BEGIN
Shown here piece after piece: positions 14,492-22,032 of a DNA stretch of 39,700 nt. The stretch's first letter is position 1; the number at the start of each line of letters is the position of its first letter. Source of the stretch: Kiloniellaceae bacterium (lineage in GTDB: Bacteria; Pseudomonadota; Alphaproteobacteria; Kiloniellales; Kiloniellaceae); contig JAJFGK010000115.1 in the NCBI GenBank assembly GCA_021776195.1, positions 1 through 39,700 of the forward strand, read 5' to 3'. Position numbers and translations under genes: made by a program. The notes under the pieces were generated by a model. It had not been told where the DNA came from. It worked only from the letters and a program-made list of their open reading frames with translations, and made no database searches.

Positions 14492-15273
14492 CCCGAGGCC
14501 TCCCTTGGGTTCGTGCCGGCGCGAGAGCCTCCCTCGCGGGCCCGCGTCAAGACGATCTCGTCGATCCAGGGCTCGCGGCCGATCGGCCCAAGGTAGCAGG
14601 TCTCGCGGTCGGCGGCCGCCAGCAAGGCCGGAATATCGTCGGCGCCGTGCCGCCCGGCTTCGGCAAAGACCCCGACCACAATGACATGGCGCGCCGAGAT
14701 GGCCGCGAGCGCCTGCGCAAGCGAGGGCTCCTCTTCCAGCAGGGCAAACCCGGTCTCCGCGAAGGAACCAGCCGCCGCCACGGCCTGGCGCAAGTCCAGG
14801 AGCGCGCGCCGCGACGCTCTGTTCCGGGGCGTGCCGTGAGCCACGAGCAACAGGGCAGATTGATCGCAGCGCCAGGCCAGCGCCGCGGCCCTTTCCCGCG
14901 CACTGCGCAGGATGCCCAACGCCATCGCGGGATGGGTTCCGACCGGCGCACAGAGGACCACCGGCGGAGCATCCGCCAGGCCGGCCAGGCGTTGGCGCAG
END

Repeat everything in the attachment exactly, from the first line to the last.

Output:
Shown here piece after piece: positions 14,492-22,032 of a DNA stretch of 39,700 nt. The stretch's first letter is position 1; the number at the start of each line of letters is the position of its first letter. Source of the stretch: Kiloniellaceae bacterium (lineage in GTDB: Bacteria; Pseudomonadota; Alphaproteobacteria; Kiloniellales; Kiloniellaceae); contig JAJFGK010000115.1 in the NCBI GenBank assembly GCA_021776195.1, positions 1 through 39,700 of the forward strand, read 5' to 3'. Position numbers and translations under genes: made by a program. The notes under the pieces were generated by a model. It had not been told where the DNA came from. It worked only from the letters and a program-made list of their open reading frames with translations, and made no database searches.

Positions 14492-15273
14492 CCCGAGGCC
14501 TCCCTTGGGTTCGTGCCGGCGCGAGAGCCTCCCTCGCGGGCCCGCGTCAAGACGATCTCGTCGATCCAGGGCTCGCGGCCGATCGGCCCAAGGTAGCAGG
14601 TCTCGCGGTCGGCGGCCGCCAGCAAGGCCGGAATATCGTCGGCGCCGTGCCGCCCGGCTTCGGCAAAGACCCCGACCACAATGACATGGCGCGCCGAGAT
14701 GGCCGCGAGCGCCTGCGCAAGCGAGGGCTCCTCTTCCAGCAGGGCAAACCCGGTCTCCGCGAAGGAACCAGCCGCCGCCACGGCCTGGCGCAAGTCCAGG
14801 AGCGCGCGCCGCGACGCTCTGTTCCGGGGCGTGCCGTGAGCCACGAGCAACAGGGCAGATTGATCGCAGCGCCAGGCCAGCGCCGCGGCCCTTTCCCGCG
14901 CACTGCGCAGGATGCCCAACGCCATCGCGGGATGGGTTCCGACCGGCGCACAGAGGACCACCGGCGGAGCATCCGCCAGGCCGGCCAGGCGTTGGCGCAG